Humans love their dogs and their dogs love them in return (study confirms)

A 2015 Japanese study, in essence, found that dogs love their human caregivers. It’s more than just about seeking food and surviving for a dog. It seems that through 10,000 years and more of selective breeding (artificial selection) humans have provided domestic dogs with a cocktail of genes which has allowed them to hijack the human concept of love and the human bonding system.

Dog love

Dog love. Image in the public domain.

And on the flipside, it is claimed that separation anxiety in dogs is far worse than people envisage. There are too many dogs left at home alone who are anxious and miserable.

The way that the Japanese scientists decided that dogs love their human caregivers is by measuring the amount of oxytocin (the love hormone) in their urine after they had spent half an hour gazing into the eyes of their owner and vice versa.

They discovered that dogs experienced a 130% increase in oxytocin while humans experienced a bigger spike of up to 300%. And it seems that eye contact between person and dog is important in the human-dog relationship.

There were 30 dog and human participants in the study. It is referred to in a book by Jules Howard, a zoology writer, titled: Wonderdog: How the Science of Dogs Changed the Science of Life.

Recent research has found that through selective breeding there has been an increase in the number of genetic mutations carried by dogs resulting in their hyper- sociability. They say that this is a “cocktail party personality”. Dogs is full of eagerness to please and connect. This is common in the modern domestic dog.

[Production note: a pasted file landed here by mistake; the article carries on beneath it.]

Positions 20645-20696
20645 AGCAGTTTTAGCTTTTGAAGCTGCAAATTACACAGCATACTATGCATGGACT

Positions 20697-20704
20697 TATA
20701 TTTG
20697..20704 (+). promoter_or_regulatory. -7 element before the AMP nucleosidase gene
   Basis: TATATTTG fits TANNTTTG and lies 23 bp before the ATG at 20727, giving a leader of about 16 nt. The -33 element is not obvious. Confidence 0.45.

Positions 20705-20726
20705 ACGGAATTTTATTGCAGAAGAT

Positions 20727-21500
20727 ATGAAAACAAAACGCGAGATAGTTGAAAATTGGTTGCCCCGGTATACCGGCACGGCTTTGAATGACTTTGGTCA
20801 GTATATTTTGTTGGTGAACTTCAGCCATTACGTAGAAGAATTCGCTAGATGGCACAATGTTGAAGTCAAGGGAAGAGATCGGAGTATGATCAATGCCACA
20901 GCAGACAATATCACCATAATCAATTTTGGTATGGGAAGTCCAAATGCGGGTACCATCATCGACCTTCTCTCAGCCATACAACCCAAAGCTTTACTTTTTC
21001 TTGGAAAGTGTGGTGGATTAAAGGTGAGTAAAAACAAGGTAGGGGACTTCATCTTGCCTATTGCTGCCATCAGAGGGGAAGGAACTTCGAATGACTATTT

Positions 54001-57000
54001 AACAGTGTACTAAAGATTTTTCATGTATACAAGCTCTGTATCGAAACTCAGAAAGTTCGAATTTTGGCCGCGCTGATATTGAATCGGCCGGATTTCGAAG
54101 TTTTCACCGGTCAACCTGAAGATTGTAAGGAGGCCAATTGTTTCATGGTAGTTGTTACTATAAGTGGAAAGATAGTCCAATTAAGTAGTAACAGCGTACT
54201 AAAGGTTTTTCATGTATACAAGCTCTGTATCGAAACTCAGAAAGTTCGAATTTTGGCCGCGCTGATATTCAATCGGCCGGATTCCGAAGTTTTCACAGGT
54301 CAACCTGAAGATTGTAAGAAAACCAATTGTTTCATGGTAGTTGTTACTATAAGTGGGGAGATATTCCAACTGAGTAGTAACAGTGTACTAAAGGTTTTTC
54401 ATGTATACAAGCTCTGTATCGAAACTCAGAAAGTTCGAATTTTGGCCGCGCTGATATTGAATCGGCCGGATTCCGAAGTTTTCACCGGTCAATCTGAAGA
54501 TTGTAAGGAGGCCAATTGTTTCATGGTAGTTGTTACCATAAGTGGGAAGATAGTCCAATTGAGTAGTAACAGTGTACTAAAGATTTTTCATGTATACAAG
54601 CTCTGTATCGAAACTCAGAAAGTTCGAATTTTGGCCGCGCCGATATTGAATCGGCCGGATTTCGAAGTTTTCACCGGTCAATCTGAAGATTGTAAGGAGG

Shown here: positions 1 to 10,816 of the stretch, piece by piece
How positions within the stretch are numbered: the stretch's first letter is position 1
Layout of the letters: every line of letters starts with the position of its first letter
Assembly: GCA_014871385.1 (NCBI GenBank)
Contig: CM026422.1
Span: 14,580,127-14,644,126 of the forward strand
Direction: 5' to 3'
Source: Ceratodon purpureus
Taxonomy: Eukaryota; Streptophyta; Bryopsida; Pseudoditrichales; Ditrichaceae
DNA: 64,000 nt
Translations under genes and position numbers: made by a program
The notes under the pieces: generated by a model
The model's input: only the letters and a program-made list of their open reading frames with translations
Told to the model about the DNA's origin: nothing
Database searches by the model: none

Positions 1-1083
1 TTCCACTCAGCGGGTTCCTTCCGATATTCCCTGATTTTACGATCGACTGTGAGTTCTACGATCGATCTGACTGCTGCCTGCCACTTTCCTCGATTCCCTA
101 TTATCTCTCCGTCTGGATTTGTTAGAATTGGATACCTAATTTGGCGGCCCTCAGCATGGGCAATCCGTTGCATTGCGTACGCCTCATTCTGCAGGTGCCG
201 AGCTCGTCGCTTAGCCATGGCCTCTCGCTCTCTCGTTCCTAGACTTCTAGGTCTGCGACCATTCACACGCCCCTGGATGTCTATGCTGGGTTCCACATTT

This cocktail of mutations is rare in wolves. A similar study with people who were raising wolves found that there was no increase in oxytocin and the wolves rarely met their keepers’ eyes.

These genes exist in people but it is rare with just one in every 18,000 people having them. But the domestic dog is “riddled” with them according to Howard who does admit however that he’s biased in favour of dogs.

Howard says that dogs are “hardwired to connect”. And this desire is not parasitic or “classically mutualistic” i.e. it is not to do with mutual benefit, but it is something else, he says. Howard says that his dog, Oz, “knows everything about me – more than anyone else in the world”.

Howard believes that cats “just aren’t interested in the minutiae of our existence”. My thought on that is he’s wrong with regard to many cat-human relationships, and if he is right, it is because domestic cats have been domesticated for a far shorter time than dogs. Their time will come when they are like dogs. Just give it about a thousand years.

Howard says that his dog knows exactly what he’s doing and when is doing it and what he’s done. “He could tell you when I last went to the toilet, at what time I went upstairs, at what point I came back and when I disappeared to take a call for a moment”.

He says that people want to know whether the dog loves them. “People want to know – they really, really want to know – do our pets love us?”

He writes: “They want to get past the idea that it is just a big ruse on the part of the dog – that there is cupboard love, but nothing more”. People do want to know whether their love for the dog is reciprocated. According to Howard and according to this study it is.

There are some more articles on dog behaviour below.

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